12 Hooghe, Liesbet and Marks, Gary, ‘Calculation, community and cues: Public opinion on European integration’, European Union Politics, 6:4 (2005), pp. 419–43; Edwards, Martin S., ‘Public support for the international economic organizations: Evidence from developing countries’, Review of International Organizations, 4:2 (2009), pp. 185209.

13 Clark, Ian, International Legitimacy and World Society (Oxford: Oxford University Press, 2007); Clark, Ian, Hegemony in International Society (Oxford: Oxford University Press, 2011); Jan Aart Scholte, ‘Social structure and global governance legitimacy’, in Tallberg, Bäckstrand, and Scholte (eds), Legitimacy in Global Governance, pp. 75–97.

14 O'Brien, Robert, Goetz, Anne Marie, Scholte, Jan Aart, and Williams, Marc, Contesting Global Governance: Multilateral Economic Institutions and Global Social Movements (Cambridge: Cambridge University Press, 2000); Porta, Donatella Della and Tarrow, Sidney G., Transnational Protest and Global Activism (Lanham: Rowman & Littlefield, 2005).

15 Scharpf, Fritz, Demokratietheorie zwischen Utopie und Anpassung (Konstanz: Universitätsverlag, 1970); Scharpf, Governing in Europe.

16 Zürn, Michael, ‘Democratic governance beyond the nation-state: the EU and other international institutions’, European Journal of International Relations, 6:2 (2000), pp. 183221; Held, David and Koenig-Archibugi, Mathias (eds), Global Governance and Public Accountability (London: Wiley-Blackwell, 1995); Archibugi, Daniele, Koenig-Archibugi, Mathias, and Marchetti, Raffaele (eds), Global Democracy: Normative and Empirical Perspectives (Cambridge: Cambridge University Press, 2011).

17 Bernauer and Gampfer, ‘Effects of civil society involvement’; Binder and Heupel, ‘The legitimacy of the UN Security Council’; Dellmuth and Tallberg, ‘The social legitimacy of international organisations’; Tallberg and Zürn, ‘The legitimacy and legitimation of international organizations’.

18 Weber, Economy and Society.

19 Bernauer and Gampfer, ‘Effects of civil society involvement’.

20 Johnson, Tana, ‘Guilt by association: the link between states’ influence and the legitimacy of intergovernmental organizations’, Review of International Organizations, 6:1 (2011), pp. 5784.

21 Gabel, Matthew J., ‘Economic integration and mass politics: Market liberalization and public attitudes in the European Union’, American Journal of Political Science, 42:3 (1998), pp. 936–53; Hooghe and Marks, ‘Calculation, community and cues’; Rohrschneider, Robert and Loveless, Matthew, ‘Macro salience: How economic and political contexts mediate popular evaluations of the democracy deficit in the European Union’, Journal of Politics, 72:4 (2010), pp. 1029–45.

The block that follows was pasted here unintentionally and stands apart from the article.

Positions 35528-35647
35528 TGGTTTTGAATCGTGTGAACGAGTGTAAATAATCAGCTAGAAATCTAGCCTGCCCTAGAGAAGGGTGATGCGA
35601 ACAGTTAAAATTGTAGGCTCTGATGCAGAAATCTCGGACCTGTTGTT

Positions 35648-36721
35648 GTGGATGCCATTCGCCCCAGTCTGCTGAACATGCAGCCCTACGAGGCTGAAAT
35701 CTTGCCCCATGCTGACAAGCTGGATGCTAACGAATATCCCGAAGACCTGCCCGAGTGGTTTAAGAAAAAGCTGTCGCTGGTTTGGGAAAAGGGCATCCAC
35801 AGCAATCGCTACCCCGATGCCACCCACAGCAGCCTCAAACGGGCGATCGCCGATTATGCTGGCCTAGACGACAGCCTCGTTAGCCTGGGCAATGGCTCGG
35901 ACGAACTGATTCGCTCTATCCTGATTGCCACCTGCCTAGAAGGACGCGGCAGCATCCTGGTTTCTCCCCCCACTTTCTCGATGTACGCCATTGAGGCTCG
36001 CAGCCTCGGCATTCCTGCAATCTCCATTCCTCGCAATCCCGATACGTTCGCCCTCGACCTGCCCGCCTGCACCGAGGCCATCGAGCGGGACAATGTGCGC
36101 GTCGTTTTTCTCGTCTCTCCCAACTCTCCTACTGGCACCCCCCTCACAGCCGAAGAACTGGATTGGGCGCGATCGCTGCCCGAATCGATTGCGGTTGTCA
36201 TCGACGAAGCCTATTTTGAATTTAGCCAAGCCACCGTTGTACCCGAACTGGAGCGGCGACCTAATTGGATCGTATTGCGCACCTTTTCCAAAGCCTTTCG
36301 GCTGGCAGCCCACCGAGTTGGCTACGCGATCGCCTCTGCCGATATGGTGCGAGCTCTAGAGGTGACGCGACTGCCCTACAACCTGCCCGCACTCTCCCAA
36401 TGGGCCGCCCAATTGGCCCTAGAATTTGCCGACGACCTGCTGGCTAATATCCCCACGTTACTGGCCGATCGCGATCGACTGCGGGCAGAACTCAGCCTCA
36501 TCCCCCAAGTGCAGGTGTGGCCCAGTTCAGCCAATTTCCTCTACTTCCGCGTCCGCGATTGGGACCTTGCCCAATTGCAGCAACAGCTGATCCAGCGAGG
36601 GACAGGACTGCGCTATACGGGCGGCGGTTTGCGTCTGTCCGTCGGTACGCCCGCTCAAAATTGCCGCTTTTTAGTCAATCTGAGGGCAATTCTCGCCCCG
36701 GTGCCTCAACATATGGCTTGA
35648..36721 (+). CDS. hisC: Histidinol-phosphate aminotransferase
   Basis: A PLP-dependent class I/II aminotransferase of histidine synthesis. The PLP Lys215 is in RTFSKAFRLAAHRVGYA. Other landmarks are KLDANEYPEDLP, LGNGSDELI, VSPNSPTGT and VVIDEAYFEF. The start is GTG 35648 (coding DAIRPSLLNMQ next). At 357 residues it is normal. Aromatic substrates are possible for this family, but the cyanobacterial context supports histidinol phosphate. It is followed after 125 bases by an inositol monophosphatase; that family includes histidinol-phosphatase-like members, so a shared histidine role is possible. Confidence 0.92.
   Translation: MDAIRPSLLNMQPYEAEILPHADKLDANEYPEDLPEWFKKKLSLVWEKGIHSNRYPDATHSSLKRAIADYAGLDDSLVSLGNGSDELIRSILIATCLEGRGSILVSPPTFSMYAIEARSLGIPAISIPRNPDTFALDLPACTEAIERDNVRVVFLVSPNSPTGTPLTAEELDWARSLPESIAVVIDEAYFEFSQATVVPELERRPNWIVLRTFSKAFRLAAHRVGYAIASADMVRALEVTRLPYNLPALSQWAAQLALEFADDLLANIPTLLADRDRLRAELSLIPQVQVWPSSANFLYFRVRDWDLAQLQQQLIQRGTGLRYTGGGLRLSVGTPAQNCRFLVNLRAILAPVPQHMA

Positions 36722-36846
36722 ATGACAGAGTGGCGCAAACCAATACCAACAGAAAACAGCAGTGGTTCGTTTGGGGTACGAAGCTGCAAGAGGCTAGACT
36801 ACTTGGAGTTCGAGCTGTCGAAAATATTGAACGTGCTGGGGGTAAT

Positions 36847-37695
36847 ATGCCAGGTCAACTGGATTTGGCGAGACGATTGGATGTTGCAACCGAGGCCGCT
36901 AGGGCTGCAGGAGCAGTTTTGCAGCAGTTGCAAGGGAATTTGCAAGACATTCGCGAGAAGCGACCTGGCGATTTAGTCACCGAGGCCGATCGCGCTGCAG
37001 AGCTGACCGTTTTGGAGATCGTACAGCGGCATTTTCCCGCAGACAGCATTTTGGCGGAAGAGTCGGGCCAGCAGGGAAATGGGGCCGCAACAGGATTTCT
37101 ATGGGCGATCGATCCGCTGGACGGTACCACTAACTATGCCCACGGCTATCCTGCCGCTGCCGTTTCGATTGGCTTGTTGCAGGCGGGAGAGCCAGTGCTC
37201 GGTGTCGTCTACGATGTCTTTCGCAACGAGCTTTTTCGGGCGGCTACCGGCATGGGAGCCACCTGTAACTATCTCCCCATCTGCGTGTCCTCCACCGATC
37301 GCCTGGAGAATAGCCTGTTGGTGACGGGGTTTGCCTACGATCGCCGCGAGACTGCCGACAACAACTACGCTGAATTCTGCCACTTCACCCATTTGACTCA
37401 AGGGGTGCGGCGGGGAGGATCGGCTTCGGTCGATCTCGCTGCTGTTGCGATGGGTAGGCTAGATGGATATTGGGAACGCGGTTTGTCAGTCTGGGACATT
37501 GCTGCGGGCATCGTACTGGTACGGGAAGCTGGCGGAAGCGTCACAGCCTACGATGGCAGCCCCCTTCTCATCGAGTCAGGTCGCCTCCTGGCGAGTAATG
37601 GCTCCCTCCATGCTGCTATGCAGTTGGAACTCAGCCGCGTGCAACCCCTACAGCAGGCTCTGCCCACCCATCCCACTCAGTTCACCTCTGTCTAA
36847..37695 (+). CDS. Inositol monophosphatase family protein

22 Edwards, ‘Public support for the international economic organizations’.

23 Binder and Heupel, ‘The legitimacy of the UN Security Council’; Dellmuth and Tallberg, ‘The social legitimacy of international organisations’; Brilé Anderson, Thomas Bernauer, and Aya Kachi, ‘Does international pooling of authority affect the perceived legitimacy of global governance?’, Review of International Organizations (2018), pp. 1–23, Online First, available at: {https://doi.org/10.1007/s11558-018-9341-4}.

24 Edwards, ‘Public support for the international economic organizations’; Schlipphak, Bernd, ‘Measuring attitudes toward regional organizations outside Europe’, Review of International Organizations, 10:3 (2015), pp. 351–75.

25 Lisa M. Dellmuth, ‘Individual sources of legitimacy beliefs: Theory and data’, in Tallberg, Bäckstrand, and Scholte (eds), Legitimacy in Global Governance, pp. 37–55.

26 Scharpf, Governing in Europe.

27 See also Tallberg and Zürn, ‘The legitimacy and legitimation of international organizations’.

28 Fischer, Frank, Technocracy and the Politics of Expertise (London: Sage, 1989).

29 For an exception, see Hurd, After Anarchy.

30 Bernstein, Steven, ‘Legitimacy in global environmental governance’, International Journal of Comparative Labour Law and Industrial Relations, 1:1 (2005), pp. 152–6.

31 Scott, W. Richard, ‘Unpacking institutional arguments’, in Powell, Walter W. and DiMaggio, Paul J. (eds), The New Institutionalism in Organizational Analysis (Chicago: Chicago University Press, 1991), p. 169; Lenz, Tobias and Viola, Lora A., ‘Legitimacy and institutional change in international organizations: a cognitive approach’, Review of International Studies, 43:5 (2017), pp. 939–61.

32 Scholte, Jan Aart, ‘Towards greater legitimacy in global governance’, Review of International Political Economy, 18:1 (2011), pp. 110–20.

33 Ameli, Saied R., ‘The Organization of Islamic Conference, accountability and civil society’, in Scholte, Jan Aart (ed.), Building Global Democracy: Civil Society and Accountable Global Governance (Cambridge: Cambridge University Press, 2011), pp. 146–62.

34 Held, David, Democracy and the Global Order: From the Modern State to Cosmopolitan Governance (Cambridge: Polity Press, 1995).

35 De Cremer, David and Tyler, Tom R., ‘The effects of trust in authority and procedural fairness on cooperation’, Journal of Applied Psychology, 92:3 (2007), pp. 639–49.

36 Skitka, Linda, ‘Do the means always justify the ends or do the ends sometimes justify the means? A value protection model of justice reasoning’, Personality and Social Psychology Bulletin, 28 (2002), pp. 588–97; Dohertly, David and Wolak, Jennifer, ‘When do the ends justify the means? Evaluating procedural fairness’, Political Behavior, 34 (2012), pp. 301–23; Peter Esaiasson, Mikael Persson, Mikael Gilljam, and Torun Lindholm, ‘Reconsidering the role of procedures for decision acceptance’, British Journal of Political Science (2016), pp. 1–24.

37 Lind, E. Allan and Tyler, Tom R., The Social Psychology of Procedural Justice (New York: Plenum Press, 1988); Tyler, Tom R., Why People Obey the Law: Procedural Justice, Legitimacy, and Compliance (New Haven: Yale University Press, 1990); Tyler, Tom R., Boeckmann, Robert J., Smith, Heather J., and Huo, Yuen J., Social Justice in a Diverse Society (Boulder: Westview Press, 1997).